Letting some of it trickle out while trying to soak it all in

Sunday, February 7, 2016

Biking across Luxembourg with a mass spectrometer

I'm in Luxembourg this month working on a top secret mass spectrometer.
We are trying to shrink this hot mess of vacuum chambers so it fits in a suitcase that you could take with you on a walk through the woods (or a bike ride across Luxembourg).We want to be able to plop the thing down next to a stream to measure how water isotopes change when it rains or gets dry. Water isotopes are rad because they can tell you where the water comes from and how long it has been in the catchment.

The most adorable mass spec shrinkers ever: Nuria, Veneranda, and Hung

Yesterday was my first day off and I decided to see how many countries I could bike through. The Grand Duchy of Luxembourg is just under 1,000 square miles (think Rhode Island minus a couple Walmart parking lots) and is conveniently situated at the corner of Germany, France, and Belgium. I left after 11 and headed west towards Belgium.

I wasn't sure if this was a dove of peace or the proverbial "bird" at the Belgian border

The region used to be a major steel producer and the the border cities still bear the scars of strip mines, though they are now mostly replaced by strip malls. 

The Luxembourg Institute of Science and Technology as seen from space. It is surrounded by piles of contaminated soil from the mining days (not to mention the abandoned smelters in the middle of the parking lot).

The countryside from Belgium to Luxembourg city was fabulous. Hardly any cars, great roads and lots of pastures, vineyards, and forest.

I didn't spend much time in Luxembourg city but I stopped at the American and German cemeteries just outside of town. Hillsides full of young soldiers.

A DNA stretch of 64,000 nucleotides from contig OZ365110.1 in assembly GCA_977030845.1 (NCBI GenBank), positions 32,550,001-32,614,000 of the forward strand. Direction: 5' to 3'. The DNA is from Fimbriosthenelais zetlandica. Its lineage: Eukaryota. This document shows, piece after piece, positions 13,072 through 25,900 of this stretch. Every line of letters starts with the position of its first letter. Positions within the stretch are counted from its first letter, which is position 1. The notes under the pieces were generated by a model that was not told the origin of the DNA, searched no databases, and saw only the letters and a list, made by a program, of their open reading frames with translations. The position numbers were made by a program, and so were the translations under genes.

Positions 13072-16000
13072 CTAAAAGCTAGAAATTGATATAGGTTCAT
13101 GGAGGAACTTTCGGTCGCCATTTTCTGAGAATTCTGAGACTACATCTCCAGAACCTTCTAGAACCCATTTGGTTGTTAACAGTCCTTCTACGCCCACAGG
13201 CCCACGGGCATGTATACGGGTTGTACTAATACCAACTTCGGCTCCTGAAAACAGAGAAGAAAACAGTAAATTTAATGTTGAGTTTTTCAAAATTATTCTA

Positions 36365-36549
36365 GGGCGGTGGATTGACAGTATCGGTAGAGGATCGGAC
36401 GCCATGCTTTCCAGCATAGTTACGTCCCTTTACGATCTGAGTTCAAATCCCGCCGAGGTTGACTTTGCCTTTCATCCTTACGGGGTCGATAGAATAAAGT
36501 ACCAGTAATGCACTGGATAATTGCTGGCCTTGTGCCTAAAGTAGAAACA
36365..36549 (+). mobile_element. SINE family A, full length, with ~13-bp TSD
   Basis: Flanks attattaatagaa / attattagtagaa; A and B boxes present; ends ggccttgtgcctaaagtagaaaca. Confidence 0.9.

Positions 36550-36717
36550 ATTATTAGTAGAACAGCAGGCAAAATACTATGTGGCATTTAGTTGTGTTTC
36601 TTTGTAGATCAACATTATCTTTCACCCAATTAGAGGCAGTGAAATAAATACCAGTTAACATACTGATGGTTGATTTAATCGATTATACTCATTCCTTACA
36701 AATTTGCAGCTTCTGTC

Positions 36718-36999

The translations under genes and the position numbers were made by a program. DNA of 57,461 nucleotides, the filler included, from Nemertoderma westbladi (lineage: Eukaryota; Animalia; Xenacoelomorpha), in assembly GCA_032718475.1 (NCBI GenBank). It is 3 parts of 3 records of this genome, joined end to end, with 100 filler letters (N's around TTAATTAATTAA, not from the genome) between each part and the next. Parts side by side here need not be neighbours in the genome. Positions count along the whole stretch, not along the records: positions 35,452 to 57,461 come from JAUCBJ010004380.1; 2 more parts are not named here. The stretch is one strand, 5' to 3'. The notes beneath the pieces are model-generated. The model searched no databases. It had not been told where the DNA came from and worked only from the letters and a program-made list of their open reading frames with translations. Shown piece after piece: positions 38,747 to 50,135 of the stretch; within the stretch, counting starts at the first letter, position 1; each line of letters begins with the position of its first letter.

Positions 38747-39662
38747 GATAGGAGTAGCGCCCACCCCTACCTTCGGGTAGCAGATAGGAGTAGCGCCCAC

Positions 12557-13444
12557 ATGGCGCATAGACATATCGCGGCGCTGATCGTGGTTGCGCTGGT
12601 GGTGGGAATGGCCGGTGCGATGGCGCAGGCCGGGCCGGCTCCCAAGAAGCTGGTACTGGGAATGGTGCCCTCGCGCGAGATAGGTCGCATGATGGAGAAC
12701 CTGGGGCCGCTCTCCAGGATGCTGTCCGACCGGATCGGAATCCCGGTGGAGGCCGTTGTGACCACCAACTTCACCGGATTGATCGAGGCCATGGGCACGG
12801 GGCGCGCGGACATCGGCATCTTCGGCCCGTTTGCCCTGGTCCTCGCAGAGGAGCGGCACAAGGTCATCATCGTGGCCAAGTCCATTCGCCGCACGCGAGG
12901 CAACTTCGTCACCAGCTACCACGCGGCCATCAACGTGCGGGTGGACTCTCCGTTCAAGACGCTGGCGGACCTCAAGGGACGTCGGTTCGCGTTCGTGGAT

The bike routing option on Google Maps includes less-traveled paths so I ended up on quite a few dirt roads, one of which took me through the middle of a 30 person hunting party (they didn't look happy and I didn't stop to take pictures).

Most of the time you could see at least two countries and here, coming up on the Moselle River you can make out the windmills on the German side, the nuclear plant on the French side, and Luxembourgish vines in the foreground. They call this area Le Pays des Trois Frontières.

I stopped to take a picture of the Germany sign (which they totally misspelled by the way) and noticed that my GPS was just turning over to 100.0 kilometers. Fun!

A little feast from the German supermarket to celebrate country number 4. I got a second coke for a homeless guy sitting on the bikerack but he took off before I got out of the store so I had to drink them both.

I broke a spoke on my rear wheel just outside of Fixem. Last year I bought a pair of cheap Chinese carbon wheels and they have been great except for funky spoke lacing on the rear wheel (radial lacing on the non-drive side that has resulted in three broken spokes). If only I had brought the mass spec I could have just fabricated a new wheel (or is that what a 3D printer does?), but instead I trued the wheel as well as I could and hobbled home with a wobble.

The unsung hero of this story is my wife Rachel who is keeping our the three small children alive back in France. Caspian finally learned how to walk and Ingrid and Henry are the cutest little siblings you ever did see. Here is a drawing that Ingrid did. I think you can make out the funky lacing on my rear wheel in the upper left drawing of a drawing.


  1. do 3 + 3 equal 6 in france too? globalization at work.
    Ben, this is a great post. Wish I could have ridden with you.

    1. Wish you were here too Dad. Do you road bike? Bisous.